It will eat input until the data comes in with at least 2 new lines in a row (or an EOF). After that, unless EOF was reached it will eat newline characters until something other than a newline is reached and then return that character.
From the name of the function, I would assume it is simply skipping all input until it encounters '\n' twice in a row (the end of record marker?) or EOF and then returns the character immediately following the skipped record (or EOF if that was received).
Without more context I don't think we can give you much more info. For example, I don't know why it is given the initial character as a function parameter. Perhaps it is called by something like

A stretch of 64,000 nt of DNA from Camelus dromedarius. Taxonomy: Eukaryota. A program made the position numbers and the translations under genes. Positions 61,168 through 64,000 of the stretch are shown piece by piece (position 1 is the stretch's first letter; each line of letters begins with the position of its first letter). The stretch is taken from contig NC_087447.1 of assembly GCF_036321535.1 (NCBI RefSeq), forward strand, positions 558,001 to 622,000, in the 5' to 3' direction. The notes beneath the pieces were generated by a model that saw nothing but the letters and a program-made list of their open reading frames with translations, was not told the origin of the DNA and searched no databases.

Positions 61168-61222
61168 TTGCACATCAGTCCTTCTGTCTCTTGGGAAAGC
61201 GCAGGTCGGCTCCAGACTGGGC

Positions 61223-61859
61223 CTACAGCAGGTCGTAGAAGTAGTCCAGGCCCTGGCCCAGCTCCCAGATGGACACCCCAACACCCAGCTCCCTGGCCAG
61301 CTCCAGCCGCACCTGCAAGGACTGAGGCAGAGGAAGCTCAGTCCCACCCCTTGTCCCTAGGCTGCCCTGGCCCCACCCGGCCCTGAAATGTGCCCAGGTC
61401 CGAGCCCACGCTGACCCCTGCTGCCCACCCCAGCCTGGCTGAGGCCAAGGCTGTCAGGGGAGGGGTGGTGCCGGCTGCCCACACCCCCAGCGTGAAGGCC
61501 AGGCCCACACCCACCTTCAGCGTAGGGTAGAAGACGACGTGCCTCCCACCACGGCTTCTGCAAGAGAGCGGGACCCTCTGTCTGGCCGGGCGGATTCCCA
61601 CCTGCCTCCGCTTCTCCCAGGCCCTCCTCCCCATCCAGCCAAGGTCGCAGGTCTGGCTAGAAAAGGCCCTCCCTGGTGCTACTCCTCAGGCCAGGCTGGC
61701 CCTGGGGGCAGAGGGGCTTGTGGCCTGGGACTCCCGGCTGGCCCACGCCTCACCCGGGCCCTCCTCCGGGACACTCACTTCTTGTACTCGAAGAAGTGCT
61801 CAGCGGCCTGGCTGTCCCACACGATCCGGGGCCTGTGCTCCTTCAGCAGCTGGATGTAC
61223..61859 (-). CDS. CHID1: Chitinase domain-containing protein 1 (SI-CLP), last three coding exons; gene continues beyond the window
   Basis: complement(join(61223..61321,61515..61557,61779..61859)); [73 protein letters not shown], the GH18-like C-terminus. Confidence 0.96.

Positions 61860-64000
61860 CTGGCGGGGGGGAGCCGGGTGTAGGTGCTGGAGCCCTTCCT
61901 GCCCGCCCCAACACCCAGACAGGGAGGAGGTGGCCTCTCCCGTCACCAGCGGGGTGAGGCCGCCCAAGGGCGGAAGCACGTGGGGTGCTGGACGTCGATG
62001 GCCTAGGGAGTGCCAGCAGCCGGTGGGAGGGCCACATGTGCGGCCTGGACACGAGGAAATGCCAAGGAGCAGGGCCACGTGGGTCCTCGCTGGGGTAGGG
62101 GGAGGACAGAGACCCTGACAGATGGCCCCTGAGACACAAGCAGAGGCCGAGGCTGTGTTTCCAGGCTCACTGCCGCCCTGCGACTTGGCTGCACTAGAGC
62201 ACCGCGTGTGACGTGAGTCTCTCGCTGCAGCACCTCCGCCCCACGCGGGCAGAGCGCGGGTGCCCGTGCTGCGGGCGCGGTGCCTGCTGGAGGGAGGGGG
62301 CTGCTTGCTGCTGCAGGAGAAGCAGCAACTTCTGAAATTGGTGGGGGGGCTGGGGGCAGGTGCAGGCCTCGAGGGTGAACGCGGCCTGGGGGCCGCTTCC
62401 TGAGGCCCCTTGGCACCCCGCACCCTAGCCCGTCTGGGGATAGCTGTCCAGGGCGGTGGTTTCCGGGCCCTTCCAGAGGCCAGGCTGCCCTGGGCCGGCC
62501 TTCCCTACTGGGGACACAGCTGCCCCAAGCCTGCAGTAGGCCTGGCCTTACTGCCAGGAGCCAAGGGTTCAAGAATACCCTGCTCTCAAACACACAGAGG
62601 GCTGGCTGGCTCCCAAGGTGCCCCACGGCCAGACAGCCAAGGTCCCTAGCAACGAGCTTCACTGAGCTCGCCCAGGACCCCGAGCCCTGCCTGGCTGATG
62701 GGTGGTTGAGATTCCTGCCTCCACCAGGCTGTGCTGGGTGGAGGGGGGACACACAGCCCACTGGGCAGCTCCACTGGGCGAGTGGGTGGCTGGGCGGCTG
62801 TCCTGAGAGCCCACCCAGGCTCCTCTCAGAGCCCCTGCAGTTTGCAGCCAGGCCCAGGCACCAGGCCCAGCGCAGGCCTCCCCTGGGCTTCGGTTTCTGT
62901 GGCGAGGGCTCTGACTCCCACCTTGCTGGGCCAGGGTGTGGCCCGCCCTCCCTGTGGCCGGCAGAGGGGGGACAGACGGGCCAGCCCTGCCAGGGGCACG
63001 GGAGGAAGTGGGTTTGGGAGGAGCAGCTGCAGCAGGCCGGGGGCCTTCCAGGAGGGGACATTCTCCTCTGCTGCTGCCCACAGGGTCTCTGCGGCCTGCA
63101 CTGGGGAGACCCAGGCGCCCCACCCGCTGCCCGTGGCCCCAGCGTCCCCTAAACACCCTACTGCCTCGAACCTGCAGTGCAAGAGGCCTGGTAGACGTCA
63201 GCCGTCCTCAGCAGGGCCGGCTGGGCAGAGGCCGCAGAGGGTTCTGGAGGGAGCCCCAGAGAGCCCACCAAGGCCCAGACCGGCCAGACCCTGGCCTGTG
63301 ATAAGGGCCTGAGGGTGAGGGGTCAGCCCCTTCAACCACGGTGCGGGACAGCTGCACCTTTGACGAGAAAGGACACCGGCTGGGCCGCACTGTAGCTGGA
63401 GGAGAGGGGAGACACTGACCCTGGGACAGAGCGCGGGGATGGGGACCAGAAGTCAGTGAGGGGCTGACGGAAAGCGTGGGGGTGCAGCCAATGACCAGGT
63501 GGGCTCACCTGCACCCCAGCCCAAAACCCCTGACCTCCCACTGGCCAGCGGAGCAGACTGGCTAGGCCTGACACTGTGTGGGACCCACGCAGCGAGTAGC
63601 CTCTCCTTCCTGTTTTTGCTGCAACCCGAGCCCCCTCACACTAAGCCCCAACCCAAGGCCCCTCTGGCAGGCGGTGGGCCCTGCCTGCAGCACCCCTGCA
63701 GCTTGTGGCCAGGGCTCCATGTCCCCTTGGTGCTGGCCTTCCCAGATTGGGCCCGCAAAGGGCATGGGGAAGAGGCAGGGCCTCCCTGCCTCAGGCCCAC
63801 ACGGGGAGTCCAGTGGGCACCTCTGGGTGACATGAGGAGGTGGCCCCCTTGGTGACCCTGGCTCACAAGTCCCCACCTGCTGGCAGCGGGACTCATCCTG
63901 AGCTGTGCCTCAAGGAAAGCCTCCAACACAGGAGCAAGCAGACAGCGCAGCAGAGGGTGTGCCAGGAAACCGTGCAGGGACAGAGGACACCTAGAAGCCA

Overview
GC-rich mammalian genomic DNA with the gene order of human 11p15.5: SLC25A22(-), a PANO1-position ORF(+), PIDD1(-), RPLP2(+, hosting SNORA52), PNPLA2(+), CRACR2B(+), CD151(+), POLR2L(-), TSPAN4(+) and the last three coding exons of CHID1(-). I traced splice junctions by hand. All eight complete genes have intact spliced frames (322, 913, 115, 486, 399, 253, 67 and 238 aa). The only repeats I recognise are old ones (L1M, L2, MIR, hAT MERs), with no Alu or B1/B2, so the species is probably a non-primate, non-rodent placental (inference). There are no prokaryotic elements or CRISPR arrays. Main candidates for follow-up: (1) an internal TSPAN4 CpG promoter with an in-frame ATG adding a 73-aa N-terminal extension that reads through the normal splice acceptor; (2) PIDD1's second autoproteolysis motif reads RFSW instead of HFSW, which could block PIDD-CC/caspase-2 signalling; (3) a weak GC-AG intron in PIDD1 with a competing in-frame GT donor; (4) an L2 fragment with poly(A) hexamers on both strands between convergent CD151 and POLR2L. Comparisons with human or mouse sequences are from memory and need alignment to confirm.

int next_char = skip_record(getchar());
Since skip_record() doesn't do anything with cch except use it as a control in the while condition, the only reason I can think of to pass cch in rather than do it as my modified function shows is so that the caller can pass EOF to the function to make it basically do nothing.
int pch = EOF; /* previous char */
int cch = getchar(); /* current char */
while ( (cch!= EOF) && ((cch!='\n') || (pch!='\n')) )
pch = cch;
cch = getchar();
while (cch=='\n') cch = getchar();